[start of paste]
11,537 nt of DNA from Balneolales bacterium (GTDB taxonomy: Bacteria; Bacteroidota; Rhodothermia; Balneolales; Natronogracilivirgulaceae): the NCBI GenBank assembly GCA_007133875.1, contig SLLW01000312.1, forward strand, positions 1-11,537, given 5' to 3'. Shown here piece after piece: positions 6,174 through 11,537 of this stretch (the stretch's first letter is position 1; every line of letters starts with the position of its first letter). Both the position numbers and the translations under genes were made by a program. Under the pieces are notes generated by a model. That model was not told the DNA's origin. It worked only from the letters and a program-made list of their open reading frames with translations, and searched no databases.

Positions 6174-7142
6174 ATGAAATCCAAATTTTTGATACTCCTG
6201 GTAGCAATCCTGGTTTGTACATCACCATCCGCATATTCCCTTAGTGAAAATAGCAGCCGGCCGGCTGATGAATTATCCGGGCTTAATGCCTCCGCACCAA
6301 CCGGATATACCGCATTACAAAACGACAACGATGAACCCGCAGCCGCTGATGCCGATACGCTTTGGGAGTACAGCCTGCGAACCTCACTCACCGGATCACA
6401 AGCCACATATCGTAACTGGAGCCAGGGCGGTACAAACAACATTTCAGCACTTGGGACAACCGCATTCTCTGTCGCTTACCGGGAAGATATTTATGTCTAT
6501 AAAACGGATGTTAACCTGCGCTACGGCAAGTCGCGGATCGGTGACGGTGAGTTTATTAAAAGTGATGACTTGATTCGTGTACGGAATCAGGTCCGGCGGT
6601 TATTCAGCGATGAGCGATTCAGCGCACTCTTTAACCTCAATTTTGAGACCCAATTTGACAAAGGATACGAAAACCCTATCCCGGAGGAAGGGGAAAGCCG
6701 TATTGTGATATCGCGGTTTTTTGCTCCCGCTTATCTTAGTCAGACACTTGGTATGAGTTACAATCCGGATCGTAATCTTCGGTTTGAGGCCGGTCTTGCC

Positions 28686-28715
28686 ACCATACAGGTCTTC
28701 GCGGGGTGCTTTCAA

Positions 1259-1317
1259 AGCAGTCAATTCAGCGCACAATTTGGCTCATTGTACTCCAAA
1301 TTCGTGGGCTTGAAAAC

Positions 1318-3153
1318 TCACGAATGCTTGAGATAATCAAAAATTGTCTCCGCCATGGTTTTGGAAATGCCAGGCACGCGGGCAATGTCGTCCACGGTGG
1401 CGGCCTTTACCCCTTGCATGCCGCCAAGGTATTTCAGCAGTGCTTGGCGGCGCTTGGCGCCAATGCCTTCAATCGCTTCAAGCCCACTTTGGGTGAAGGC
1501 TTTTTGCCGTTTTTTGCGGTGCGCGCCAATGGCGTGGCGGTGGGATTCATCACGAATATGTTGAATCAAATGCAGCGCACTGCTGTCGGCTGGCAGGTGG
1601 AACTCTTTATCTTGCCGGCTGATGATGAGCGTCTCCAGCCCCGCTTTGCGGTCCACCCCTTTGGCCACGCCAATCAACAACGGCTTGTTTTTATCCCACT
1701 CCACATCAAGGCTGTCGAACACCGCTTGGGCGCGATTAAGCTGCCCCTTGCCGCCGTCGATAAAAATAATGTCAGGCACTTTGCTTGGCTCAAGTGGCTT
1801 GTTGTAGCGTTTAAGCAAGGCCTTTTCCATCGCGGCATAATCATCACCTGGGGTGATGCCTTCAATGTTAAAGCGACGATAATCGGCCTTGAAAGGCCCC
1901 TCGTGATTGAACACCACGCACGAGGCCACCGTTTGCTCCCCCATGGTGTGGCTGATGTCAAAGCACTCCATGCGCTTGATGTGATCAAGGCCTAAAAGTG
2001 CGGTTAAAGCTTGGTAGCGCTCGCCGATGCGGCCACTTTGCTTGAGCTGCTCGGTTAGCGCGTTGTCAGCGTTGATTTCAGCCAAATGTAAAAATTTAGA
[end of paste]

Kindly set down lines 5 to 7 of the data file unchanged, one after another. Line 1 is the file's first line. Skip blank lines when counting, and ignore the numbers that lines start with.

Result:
6301 CCGGATATACCGCATTACAAAACGACAACGATGAACCCGCAGCCGCTGATGCCGATACGCTTTGGGAGTACAGCCTGCGAACCTCACTCACCGGATCACA
6401 AGCCACATATCGTAACTGGAGCCAGGGCGGTACAAACAACATTTCAGCACTTGGGACAACCGCATTCTCTGTCGCTTACCGGGAAGATATTTATGTCTAT
6501 AAAACGGATGTTAACCTGCGCTACGGCAAGTCGCGGATCGGTGACGGTGAGTTTATTAAAAGTGATGACTTGATTCGTGTACGGAATCAGGTCCGGCGGT